Sen. Mitch McConnell said he would stay on as Senate minority leader and finish out his term in Congress during his first press conference Wednesday after he froze in front of reporters last week for the second time in less than two months.
“I have no announcements to make on that subject,” McConnell said when asked if he would retire any time soon, adding “I am going to finish my term as leader, and I’m going to finish my Senate term,” which expires at the end of 2026; his term as Senate minority leader expires at the end of 2024.
When asked to explain the source of the freeze-ups, McConnell pointed to statements from congressional doctor Brian Monahan, who backed up McConnell’s aides’ explanation that the episodes were bouts of lightheadedness that could be a result of a concussion he incurred in March, or possible dehydration, and dismissed concerns that McConnell may have experienced mini-seizures or strokes in front of cameras.
“I don’t have anything to add to it, and I think it should answer any reasonable questions,” McConnell said about Monahan’s statements, before ending the press conference after about 90 seconds at the podium.
McConnell spoke to reporters Wednesday during a routine press conference following a Senate GOP lunch meeting—his first media briefing after he froze in front of reporters for approximately 30 seconds during a press conference in Kentucky last week, following a similar episode during a Capitol press conference in July.
During the Senate lunch meeting, McConnell assured senators his mental faculties were not impaired and that the two episodes marked the only times he has experienced the freeze-ups, according to CNN.
Republican senators who spoke to reporters following the meeting said they believed the explanation McConnell gave was sufficient—Sen. Ron Johnson (Wisc.) said McConnell went into “great detail” and said he is “perfectly capable” to continue as leader, CNN reported, while Sen. Todd Young (Ind.) told the network he was “satisfied” with the discussion.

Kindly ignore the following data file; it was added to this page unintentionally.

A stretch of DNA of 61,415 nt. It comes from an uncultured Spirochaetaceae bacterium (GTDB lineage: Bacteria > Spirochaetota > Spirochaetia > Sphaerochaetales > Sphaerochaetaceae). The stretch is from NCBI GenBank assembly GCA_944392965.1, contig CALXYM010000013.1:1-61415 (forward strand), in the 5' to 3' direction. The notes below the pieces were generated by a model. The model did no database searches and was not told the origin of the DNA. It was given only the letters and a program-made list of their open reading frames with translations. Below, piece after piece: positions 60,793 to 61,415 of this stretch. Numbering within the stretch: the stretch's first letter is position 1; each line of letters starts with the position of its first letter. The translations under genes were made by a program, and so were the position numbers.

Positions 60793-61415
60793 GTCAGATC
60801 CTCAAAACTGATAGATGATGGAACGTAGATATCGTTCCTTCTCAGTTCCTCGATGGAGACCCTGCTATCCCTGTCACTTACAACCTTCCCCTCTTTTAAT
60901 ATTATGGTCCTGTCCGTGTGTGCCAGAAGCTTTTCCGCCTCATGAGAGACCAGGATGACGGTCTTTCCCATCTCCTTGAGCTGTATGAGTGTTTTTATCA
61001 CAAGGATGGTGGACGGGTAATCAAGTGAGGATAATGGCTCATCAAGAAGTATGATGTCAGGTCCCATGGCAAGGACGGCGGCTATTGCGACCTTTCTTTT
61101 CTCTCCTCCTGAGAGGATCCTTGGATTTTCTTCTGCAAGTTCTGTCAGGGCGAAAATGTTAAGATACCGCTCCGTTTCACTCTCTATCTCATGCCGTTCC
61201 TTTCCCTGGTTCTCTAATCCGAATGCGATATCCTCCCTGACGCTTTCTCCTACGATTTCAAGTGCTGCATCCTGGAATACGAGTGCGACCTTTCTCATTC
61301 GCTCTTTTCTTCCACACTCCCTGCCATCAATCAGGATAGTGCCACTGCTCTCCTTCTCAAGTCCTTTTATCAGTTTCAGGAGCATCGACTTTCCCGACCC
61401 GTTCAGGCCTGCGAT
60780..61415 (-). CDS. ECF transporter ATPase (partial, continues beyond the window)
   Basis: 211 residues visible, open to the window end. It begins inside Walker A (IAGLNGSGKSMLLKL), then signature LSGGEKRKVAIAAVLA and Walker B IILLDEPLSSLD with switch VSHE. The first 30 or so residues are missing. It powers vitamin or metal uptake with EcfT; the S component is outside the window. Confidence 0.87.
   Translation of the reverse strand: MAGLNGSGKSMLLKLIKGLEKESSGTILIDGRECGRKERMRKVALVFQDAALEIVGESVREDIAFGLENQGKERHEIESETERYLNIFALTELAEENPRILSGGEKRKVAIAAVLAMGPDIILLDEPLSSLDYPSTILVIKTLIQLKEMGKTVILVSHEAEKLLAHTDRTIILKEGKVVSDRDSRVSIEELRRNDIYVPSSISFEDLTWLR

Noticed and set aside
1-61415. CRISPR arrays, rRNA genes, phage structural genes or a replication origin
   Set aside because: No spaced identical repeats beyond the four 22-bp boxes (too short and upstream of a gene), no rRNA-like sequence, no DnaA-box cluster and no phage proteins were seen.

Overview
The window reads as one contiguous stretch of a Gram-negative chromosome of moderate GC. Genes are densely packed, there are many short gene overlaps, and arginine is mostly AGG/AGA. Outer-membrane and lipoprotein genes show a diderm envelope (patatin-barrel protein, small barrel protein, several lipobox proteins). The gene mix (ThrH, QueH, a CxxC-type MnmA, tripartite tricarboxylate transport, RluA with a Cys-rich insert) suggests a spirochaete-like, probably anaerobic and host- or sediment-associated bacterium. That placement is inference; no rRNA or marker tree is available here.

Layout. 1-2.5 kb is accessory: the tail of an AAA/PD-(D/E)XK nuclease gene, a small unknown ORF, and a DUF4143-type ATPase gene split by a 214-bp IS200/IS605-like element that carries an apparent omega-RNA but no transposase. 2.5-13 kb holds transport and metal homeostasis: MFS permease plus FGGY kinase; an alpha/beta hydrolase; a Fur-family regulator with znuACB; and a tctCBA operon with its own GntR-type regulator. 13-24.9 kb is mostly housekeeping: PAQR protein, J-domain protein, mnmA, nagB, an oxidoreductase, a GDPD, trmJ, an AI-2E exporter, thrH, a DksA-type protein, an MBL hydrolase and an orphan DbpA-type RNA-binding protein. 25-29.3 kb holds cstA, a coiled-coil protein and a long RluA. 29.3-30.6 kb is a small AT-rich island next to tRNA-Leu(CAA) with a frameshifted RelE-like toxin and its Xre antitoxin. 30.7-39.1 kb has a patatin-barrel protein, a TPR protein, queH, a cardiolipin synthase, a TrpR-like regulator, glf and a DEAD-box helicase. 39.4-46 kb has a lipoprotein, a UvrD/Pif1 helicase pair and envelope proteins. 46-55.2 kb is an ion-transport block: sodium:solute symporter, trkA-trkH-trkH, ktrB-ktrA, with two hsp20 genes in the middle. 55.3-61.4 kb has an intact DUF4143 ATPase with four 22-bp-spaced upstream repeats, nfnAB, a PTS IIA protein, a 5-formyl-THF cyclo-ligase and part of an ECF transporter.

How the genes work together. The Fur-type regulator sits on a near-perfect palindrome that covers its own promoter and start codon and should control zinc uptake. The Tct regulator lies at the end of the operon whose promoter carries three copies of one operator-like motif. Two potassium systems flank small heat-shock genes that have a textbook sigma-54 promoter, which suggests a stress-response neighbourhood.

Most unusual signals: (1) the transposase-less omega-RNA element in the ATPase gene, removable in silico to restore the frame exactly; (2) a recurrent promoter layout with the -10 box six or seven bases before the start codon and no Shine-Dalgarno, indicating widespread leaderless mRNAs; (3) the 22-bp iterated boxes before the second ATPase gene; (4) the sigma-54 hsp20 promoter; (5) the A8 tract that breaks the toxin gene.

During a speech on the Senate floor Tuesday, McConnell briefly addressed last week’s episodes, referring to it as “one particular moment during [his] time back home” that “has received its fair share of attention in the press over the past week,” while reassuring senators he was “busy and productive” in Kentucky during the recess.
“What Dr. Monahan’s report addressed was concerns people might have if some things that happened to me did happen to me. Well, they didn’t, and really I have nothing to add to that. I think he pretty well covered the subject,” McConnell said, dismissing concerns he had mini-strokes or seizures.
McConnell froze for approximately 30 seconds at a news conference last week while responding to a question about running for reelection. The episode followed a similar incident in July when he froze for approximately 19 seconds in front of reporters in Washington, D.C. His aides attributed both situations to bouts of lightheadedness, a justification Monahan reiterated in a statement last week after conferring with McConnell’s neurology team. Monahan said the incidents could be the result of dehydration or the March concussion, which led to a six-week absence from the Senate—an analysis seven neurologists interviewed by the New York Times disputed last week, with several telling the paper his symptoms mirrored those of mini-strokes or seizures. In a subsequent statement on Tuesday, Monahan said McConnell underwent a “comprehensive neurology assessment” that showed no signs of seizures or strokes.
Sen. Rand Paul (R-Ky.), who is also an eye doctor, called for more transparency surrounding McConnell’s health and questioned Monahan’s assessment in interviews this week. “When you get dehydrated, you don’t have moments when your eyes look in the distance with a vacant look & you’re sort of basically unconscious with your eyes open,” Paul said, according to Politico, adding “that’s not a symptom of dehydration.” Paul on Wednesday said that “25% of people will have seizures” after a traumatic brain injury, but the vast majority will not show signs of a seizure disorder on an electroencephalogram (EEG), one of the tests Monahan said McConnell underwent. Paul, however, said his assessment has “nothing to do with his fitness to serve and whether he’s doing a good or bad job.”
Despite questions about McConnell’s ability to continue serving as minority leader—including a call for him to step down from the editors at the National Review—no senators have publicly called for his resignation, and most have expressed confidence in his leadership ability in the wake of the incidents. “Mitch was strong and clear, and I am confident in his ability to lead our conference. He has my full support,” Sen. Lindsey Graham (R-S.C.) tweeted Wednesday following the Senate GOP luncheon.
No Evidence McConnell Has ‘Seizure Disorder’ Or ‘Experienced Stroke,’ Capitol Doctor Says After Tests (Forbes)
Neurologists Suggest McConnell Suffered Seizures—Disputing ‘Lightheadedness’ Claims—Report Says (Forbes)
Capitol Doctor Calls McConnell ‘Medically Clear’ And Biden Defends Him After Latest Freeze-Up—As Calls For Resignation Grow (Forbes)